No one is going to be nice to her as the VP just because she has female anatomy. Terrorists are not going to stop their attacks because she's a lady. She is going to have to deal with the real world and so she better face it now. The McCain camp needs to lay off the sexism cry-- It just makes her look like a victim and that's the last image they should portray for the second in command.

I'm excited to have a woman running for a major office like this-- it's amazing to think that in just the past few years we've had women hold positions such as House Majority Leader and Secretary of State. We've had a woman make a very serious run for the Democratic Presidential Nomination. And for the first time ever, we have a woman running for VP on the Republican Ticket.

My mother's mother was born before women even had the right to vote. I'm proud to be a woman in this day and age, but we must be willing to really accept equality-- in all its forms-- if we are to ever actually receive equality.

Saturday, September 6, 2008

Back to the Purpose of This Blog

.... Caleb! Enough of this posting about Politics stuff... (it's a good thing Pete doesn't read this thing regularly, he'd be rolling his eyes and making some comment under his breath right now).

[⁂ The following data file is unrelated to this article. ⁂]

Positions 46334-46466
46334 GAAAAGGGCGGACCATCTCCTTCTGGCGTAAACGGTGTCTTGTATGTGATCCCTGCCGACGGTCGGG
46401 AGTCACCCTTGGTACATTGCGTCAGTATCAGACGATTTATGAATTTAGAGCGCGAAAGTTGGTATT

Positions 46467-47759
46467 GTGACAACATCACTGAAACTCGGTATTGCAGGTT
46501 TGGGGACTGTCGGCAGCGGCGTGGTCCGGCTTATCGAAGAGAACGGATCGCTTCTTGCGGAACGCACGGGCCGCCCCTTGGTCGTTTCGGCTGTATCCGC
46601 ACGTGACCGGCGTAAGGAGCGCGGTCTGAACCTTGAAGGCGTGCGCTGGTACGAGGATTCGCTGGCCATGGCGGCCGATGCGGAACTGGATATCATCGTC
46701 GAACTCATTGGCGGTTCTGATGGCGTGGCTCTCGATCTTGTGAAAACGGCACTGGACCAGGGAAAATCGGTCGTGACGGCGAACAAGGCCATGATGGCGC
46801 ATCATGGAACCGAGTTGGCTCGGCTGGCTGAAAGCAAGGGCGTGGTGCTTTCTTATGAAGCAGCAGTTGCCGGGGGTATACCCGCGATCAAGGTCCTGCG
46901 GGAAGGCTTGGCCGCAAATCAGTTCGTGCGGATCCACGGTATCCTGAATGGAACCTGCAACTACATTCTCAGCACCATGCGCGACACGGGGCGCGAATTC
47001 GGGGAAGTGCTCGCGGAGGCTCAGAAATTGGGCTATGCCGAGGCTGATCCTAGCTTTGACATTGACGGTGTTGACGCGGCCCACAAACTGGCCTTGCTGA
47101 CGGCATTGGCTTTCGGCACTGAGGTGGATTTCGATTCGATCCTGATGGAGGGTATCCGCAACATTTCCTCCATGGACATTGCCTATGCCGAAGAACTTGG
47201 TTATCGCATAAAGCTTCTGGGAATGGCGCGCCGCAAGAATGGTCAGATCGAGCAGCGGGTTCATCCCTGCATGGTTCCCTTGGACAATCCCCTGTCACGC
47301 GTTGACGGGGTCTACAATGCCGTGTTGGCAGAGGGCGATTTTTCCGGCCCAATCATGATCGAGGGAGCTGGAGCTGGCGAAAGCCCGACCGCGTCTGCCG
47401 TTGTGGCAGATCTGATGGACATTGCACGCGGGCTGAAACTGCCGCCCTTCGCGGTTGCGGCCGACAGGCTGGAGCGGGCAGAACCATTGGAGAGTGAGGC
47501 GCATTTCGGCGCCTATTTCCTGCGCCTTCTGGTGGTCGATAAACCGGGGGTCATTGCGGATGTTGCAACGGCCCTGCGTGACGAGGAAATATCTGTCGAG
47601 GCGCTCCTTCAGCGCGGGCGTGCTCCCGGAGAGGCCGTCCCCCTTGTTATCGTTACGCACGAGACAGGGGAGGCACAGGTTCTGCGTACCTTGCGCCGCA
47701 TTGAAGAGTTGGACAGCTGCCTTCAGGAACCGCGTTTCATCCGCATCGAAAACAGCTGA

So even though Caleb thinks Charlie is the bane of his existence, we've had a good week. Anika has started back on rotations and has been dropping off this little bundle of joy rather reluctantly every morning this week. I've forgotten what you do with a newborn (amazing, since Caleb was only there uhhh 6 months ago...) but slowly it's coming back. Caleb is wavering between full on jealousy and total confusion. I have a feeling Charlie will be one tough little cookie by the time Anika finally saves him from us.

I have forgotten how exhausting a newborn is as well. I'm sleeping through the night and I'm still tired. This has also awakened me to the fact that I will someday have to do this with my own children (don't worry, there won't be any announcements anytime soon...). I am also amazed at how quickly babies learn things. Caleb was totally helpless six months ago, and now he is trying to climb the stairs!